KLMS : 23,712
It’s fair to say that Zimbabwe has proved to be the first completely unexpected surprise on this trip. After all the bad press over the years describing the unbelievable levels of corruption, violence and poverty we really didn’t know what to expect, but as a last minute addition to the itinerary, Zimbabwe has completely captivated us.
We made the easy border crossing into Zimbabwe at Kazungula and headed straight for Vic Falls. The ‘adventure capital’ of Zimbabwe, where the list of activities is endless and depending on how big your wallet is and how brave/stupid you’re feeling, there is enough to keep you busy for weeks. Since the US dollar was introduced, things have certainly improved and with security now not a problem Vic Falls is the first area to see tourist numbers growing again but it’s not cheap! Most activities seemed to cost $140, whether it was a 12minute helicopter flight over the falls, riding elephants or bungee jumping! We decided to get our money’s worth and booked to go for a day rafting down the Zambezi, the biggest commercially rafted rapids in the world consisting of 18 rapids, seven of which are grade five! It’s fair to say I was completely terrified about the prospect, so to settle the nerves we went for a walk round the magnificent falls then headed for medicinal G&T’s and Afternoon Tea at the original Vic Falls Hotel. The magnificent colonial hotel used be a stop-over for the British Elite flying from Southampton to Johannesburg on the BOAC Royal Mail Flying boat service in the 1940’s. The big flying boats used to land in the lake above Vic falls. The hotel and it’s grounds have been immaculately kept, every room filled with mementos of the past which is rather uncanny considering the current governments views on the colonial past! We enjoyed a very leisurely afternoon on the terrace with views looking out across the beautifully landscaped lawns towards the Vic Falls Bridge.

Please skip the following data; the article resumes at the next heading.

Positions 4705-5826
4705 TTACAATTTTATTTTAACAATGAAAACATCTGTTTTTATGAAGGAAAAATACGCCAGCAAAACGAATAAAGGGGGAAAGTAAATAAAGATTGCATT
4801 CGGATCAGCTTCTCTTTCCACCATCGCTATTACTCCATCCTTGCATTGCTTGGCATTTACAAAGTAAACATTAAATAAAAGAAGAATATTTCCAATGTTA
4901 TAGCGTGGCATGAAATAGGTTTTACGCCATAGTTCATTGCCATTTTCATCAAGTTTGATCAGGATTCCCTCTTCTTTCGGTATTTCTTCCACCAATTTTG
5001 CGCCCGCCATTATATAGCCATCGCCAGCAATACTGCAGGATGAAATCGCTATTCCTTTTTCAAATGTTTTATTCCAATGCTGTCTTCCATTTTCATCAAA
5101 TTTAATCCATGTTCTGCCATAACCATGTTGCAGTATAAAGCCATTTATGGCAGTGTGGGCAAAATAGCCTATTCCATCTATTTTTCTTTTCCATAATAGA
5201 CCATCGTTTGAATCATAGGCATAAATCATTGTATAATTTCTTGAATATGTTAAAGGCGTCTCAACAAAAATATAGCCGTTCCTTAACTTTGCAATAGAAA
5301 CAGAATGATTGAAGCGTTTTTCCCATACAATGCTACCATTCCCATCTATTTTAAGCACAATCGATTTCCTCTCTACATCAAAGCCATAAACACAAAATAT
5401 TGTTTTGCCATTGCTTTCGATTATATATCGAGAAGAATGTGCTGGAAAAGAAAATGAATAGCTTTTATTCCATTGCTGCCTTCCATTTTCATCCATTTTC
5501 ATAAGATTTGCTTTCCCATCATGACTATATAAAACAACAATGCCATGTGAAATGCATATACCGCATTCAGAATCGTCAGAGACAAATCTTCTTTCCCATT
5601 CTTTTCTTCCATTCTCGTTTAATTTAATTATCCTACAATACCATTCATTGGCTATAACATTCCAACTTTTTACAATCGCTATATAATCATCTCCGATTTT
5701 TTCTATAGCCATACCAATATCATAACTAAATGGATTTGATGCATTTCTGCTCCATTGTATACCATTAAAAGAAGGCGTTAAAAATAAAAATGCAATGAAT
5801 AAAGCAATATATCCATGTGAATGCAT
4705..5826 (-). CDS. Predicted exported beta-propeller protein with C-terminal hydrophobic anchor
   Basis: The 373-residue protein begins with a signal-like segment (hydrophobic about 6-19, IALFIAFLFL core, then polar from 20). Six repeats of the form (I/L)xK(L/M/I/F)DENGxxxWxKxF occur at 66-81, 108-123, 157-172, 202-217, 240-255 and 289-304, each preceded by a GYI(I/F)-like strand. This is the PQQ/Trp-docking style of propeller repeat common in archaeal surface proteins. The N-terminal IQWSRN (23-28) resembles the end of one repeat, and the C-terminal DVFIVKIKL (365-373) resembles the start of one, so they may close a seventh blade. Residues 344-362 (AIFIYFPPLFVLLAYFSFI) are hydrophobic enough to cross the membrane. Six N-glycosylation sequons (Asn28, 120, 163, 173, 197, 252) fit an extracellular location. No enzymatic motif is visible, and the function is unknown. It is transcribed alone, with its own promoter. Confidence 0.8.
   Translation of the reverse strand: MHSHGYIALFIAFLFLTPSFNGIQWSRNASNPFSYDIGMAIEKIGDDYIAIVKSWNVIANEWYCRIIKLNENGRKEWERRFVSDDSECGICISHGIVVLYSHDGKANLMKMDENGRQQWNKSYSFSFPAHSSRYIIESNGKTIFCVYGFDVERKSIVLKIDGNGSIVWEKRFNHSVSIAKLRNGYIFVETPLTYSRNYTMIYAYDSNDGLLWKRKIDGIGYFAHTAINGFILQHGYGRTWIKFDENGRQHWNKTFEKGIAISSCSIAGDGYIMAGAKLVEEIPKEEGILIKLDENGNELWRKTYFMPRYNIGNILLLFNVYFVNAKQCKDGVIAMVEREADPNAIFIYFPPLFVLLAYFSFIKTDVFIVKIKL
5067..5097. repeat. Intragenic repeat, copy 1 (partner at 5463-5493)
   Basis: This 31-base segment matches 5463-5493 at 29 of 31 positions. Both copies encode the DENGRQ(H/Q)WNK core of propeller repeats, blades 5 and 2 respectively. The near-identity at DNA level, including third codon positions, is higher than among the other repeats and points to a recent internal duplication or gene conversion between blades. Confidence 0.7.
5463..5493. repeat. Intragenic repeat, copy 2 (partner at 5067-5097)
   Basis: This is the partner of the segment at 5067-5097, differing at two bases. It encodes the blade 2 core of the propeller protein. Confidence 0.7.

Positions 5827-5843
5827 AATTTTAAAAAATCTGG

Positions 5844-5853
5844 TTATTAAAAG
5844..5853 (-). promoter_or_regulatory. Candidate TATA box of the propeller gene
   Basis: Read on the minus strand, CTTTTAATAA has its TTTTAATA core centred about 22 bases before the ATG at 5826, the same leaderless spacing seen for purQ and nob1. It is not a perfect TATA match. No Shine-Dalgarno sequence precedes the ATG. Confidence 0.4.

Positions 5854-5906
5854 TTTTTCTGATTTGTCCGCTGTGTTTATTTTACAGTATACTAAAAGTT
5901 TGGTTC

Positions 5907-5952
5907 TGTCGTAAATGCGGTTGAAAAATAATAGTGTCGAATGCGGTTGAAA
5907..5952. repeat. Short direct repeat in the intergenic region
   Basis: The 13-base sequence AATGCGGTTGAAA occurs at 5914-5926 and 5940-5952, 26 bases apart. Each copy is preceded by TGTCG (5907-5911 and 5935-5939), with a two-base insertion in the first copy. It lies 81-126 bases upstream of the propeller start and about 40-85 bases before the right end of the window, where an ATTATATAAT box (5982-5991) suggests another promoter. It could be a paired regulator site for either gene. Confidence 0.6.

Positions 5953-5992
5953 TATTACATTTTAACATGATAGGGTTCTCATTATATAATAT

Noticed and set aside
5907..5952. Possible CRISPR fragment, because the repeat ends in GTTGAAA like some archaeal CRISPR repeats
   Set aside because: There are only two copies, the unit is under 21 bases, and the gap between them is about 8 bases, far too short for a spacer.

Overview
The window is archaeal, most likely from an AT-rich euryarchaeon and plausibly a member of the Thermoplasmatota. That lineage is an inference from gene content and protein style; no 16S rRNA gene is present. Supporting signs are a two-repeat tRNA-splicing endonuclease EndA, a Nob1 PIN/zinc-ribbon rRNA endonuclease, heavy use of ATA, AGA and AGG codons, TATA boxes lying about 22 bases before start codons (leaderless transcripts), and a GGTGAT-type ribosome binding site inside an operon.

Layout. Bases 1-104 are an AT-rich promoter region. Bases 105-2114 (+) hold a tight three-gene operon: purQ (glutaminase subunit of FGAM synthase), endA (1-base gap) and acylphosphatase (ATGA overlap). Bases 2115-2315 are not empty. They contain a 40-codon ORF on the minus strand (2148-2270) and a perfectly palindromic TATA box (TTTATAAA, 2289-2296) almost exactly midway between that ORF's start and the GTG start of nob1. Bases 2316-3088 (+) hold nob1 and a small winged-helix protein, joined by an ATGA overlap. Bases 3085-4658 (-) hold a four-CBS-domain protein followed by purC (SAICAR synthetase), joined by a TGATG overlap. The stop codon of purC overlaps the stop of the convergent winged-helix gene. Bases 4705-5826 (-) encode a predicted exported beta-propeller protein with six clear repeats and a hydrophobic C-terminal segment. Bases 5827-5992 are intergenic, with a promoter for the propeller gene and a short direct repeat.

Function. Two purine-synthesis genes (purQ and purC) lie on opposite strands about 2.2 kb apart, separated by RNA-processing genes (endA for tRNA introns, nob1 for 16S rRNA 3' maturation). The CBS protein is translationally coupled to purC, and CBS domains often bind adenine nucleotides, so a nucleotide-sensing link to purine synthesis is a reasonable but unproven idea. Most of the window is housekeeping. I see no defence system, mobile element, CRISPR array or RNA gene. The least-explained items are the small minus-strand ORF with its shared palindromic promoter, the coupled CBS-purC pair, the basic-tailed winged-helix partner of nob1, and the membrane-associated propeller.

The next day we were up early for our rafting adventure – scaling down the gorge with helmets, lifejackets and paddles was no easy task, the point of no return had been and gone before we’d even reached the boat! Our guide introduced himself as ‘Titanic’ – I realised that this would be no easy ride. The first section was so breathtaking, I’d forgotten about being scared, paddling up to the end of the gorge to look down the long corridor of the magnificent falls – it was an incredible site and a amazing to see the falls from the bottom of the gorge. Then the fun began. Before each rapid we’d be given a quick briefing – such as ‘This one the Jaws of Death’. ‘Grade 5’. ‘Big, big waves from all sides’.’Paddle hard right, then left’. ‘But anything can happen at this one’. The boat begins to quicken, the roar of the water gets louder, and everyone manically paddles, trying to keep up with the instructions being yelled from the back. All I want to do is hold on as the wall of water begins to rise above us. ‘Get down, Get down’. We all fling ourselves into the bottom of the boat as the raft launches vertically into the air, before crashing back down and a wave of water surges over us. Then its quickly resume positions and paddling hard, we’d made it. This happens 18 more times, but with varying success – realising that our guide was taking us into the deeper holes – rather than round the edges we flipped the entire raft 3 times. Rafting down a rapid is one thing, but swimming is another. Exhilarating but completely terrifying, as the boat flips you’re catapulted out into the washing machine, spinning round and round not sure which way is up. As you surface, gasping and spluttering for air, you’re then faced with trying to survive the rest of the rapid alone, until you reach the pool below where everyone is collected up before heading off again. An awesome experience, one I’m so glad to have done it, but would I do it again? Think I’d need another G&T to think about it.